Activities of Heifer Project as seen from the Roger Roop Collection Farm, Part I

Heifers wait for shipment in fall 1945 at the Roger Roop farm, Union Bridge, Maryland. Photo credit: Robert Ebey.

Heifers await shipment in fall 1945 at the Roger Roop farm, Union Bridge, Maryland. Photo: Robert Ebey.

In a box of Heifer Project founder Dan West’s materials in the Brethren Historical Library and Archives in Elgin, Illinois, is tucked away this undated report, likely given to the Heifer Project Committee circa 1947 or 1948, signed W. Roger Roop: “Summary of Activities of Heifer Project as Seen from Farm.”

       The first truck load of cattle arrived the afternoon of July 31, 1945 delivered by Mr. Wilmer Kline of Manassas, Va. The following night a trailer load came in from Roanoke, Va. with Mr. J. G. Kinzie in charge. One week later the first carload arrived from Michigan which were collected and delivered by Mr. Russell Hartzler.

From then on they came in by car trailer, pickup truck, small trucks, large trucks and trailer trucks from as far south as Tennessee, west to Oklahoma and north to New York in numbers of one to thirty-four head per load. Carloads ran from sixteen head up to forty head in a forty-foot car, which is just about eight to ten too many. Cars carrying feed and water with an attendant in charge came through in less time and better condition. Cattle have come by rail from fifteen states and as far west as California. Twenty-three states have been represented in cattle shipments.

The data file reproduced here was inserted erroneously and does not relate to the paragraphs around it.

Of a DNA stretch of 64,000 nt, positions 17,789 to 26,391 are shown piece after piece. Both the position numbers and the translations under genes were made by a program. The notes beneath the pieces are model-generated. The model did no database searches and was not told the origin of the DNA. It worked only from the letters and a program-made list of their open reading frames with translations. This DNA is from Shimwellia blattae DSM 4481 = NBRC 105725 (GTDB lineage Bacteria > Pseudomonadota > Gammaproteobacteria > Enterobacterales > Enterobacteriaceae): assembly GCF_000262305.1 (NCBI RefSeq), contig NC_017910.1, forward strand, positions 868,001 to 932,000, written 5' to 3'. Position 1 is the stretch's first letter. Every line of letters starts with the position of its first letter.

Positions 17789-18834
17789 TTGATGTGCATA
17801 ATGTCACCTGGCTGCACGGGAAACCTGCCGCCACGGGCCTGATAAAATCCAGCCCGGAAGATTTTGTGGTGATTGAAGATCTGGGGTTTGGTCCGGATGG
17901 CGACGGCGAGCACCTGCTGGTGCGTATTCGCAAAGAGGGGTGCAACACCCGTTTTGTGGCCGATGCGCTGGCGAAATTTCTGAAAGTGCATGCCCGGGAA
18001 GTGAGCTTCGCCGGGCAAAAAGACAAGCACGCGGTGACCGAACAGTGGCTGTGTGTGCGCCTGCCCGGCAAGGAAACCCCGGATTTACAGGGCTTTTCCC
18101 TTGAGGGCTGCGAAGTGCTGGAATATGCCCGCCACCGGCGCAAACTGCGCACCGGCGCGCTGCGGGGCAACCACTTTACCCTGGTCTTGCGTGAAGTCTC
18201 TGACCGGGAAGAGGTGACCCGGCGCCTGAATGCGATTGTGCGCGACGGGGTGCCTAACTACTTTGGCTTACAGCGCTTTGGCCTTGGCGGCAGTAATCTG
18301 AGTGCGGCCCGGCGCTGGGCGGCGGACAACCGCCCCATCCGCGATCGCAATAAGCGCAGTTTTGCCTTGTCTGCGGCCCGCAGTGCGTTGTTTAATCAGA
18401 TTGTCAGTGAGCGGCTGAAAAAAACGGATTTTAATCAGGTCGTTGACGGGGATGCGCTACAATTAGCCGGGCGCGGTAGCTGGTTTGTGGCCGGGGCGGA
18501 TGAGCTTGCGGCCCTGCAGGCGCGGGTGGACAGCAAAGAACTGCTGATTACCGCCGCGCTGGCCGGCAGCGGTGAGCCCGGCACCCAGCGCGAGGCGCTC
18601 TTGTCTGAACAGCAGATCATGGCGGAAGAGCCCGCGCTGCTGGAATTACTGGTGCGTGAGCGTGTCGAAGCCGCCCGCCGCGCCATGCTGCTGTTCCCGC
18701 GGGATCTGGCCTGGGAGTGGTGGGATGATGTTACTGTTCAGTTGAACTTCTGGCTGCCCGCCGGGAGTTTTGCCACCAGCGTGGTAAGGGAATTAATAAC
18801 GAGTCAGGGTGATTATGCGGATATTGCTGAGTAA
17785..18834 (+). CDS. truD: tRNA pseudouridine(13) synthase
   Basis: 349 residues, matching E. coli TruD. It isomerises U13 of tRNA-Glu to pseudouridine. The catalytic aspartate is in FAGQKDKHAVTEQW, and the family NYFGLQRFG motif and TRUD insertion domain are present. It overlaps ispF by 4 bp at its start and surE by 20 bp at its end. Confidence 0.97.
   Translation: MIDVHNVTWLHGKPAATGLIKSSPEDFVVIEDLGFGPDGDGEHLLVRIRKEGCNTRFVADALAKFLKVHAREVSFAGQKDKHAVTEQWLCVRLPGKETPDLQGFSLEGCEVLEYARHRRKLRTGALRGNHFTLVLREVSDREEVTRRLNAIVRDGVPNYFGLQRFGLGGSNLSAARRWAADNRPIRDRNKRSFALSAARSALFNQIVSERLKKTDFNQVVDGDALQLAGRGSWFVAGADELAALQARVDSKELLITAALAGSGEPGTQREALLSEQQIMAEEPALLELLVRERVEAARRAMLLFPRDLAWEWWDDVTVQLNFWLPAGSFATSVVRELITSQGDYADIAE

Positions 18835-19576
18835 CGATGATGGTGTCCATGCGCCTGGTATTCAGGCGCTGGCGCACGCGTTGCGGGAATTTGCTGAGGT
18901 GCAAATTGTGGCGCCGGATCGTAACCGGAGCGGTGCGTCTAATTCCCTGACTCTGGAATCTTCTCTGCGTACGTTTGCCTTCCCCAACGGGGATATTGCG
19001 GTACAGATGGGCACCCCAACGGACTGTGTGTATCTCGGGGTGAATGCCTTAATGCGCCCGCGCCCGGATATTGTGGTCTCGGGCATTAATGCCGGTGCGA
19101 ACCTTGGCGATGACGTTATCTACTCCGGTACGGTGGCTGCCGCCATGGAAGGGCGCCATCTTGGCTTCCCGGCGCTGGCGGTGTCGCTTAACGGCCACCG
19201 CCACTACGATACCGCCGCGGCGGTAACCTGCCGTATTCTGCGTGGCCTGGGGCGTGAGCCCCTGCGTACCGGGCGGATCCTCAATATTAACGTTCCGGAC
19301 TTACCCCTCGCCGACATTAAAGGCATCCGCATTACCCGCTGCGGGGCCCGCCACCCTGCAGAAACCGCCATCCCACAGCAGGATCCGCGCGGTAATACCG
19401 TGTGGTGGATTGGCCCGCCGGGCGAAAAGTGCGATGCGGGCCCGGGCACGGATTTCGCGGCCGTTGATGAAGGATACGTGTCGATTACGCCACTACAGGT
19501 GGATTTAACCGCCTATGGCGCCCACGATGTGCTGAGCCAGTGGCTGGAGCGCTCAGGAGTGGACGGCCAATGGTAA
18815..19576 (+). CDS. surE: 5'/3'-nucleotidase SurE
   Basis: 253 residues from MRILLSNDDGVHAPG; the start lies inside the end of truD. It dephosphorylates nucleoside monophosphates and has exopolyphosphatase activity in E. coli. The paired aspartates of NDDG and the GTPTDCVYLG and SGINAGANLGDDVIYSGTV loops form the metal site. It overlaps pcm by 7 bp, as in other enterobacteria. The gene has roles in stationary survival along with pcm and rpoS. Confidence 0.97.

They have arrived every day in the week, including Sunday and every hour of the day except from 2:00 A.M. to 5:00 A.M. All dairy breeds and a few beef breeds have been represented. Quality of the heifers has ranged from as fine an animal as grows to down pretty close to the other end of the scale. That point should not be criticized too much because the person giving a poor quality animal may have made more of a sacrifice than the one giving a purebred suitable for the show ring.

Numerous incidents of interest happen here, one of which I will relate. Wayne Keltner, one of the men helping with the heifers is from Illinois. Two cars of heifers came from California with extra hay in the cars which was hauled to the farm. A few days later a load of heifers came from Wisconsin and were placed in the lot back of the barn. What happened? An Illinois man fed California hay to Wisconsin heifers in Maryland.

Helpers feed hay to heifers on the Roger Roop farm. Photo courtesy of Kenneth West.

Helpers feed hay to heifers on the Roger Roop farm. Photo courtesy of Kenneth West.

In a later report, Roger said of that first delivery, “Mr. Harley Kline* from Manassas, Va. brought the first load of fine cattle & wondered if this was the collection point of Heifers for Relief. I told him this had been talked about but no details had been worked out but since they were here we would unload them and take it from there. I went to the house and got a record book saved from an old mill I had torn down and made record of these cattle.”

From then on, life was not the same for the Roop household.

*One report says Wilmer Kline delivered the first heifers to the farm, another says Harley. Not sure which is right.

Next post: Activities of Heifer Project as seen from the Roger Roop Collection Farm, Part II

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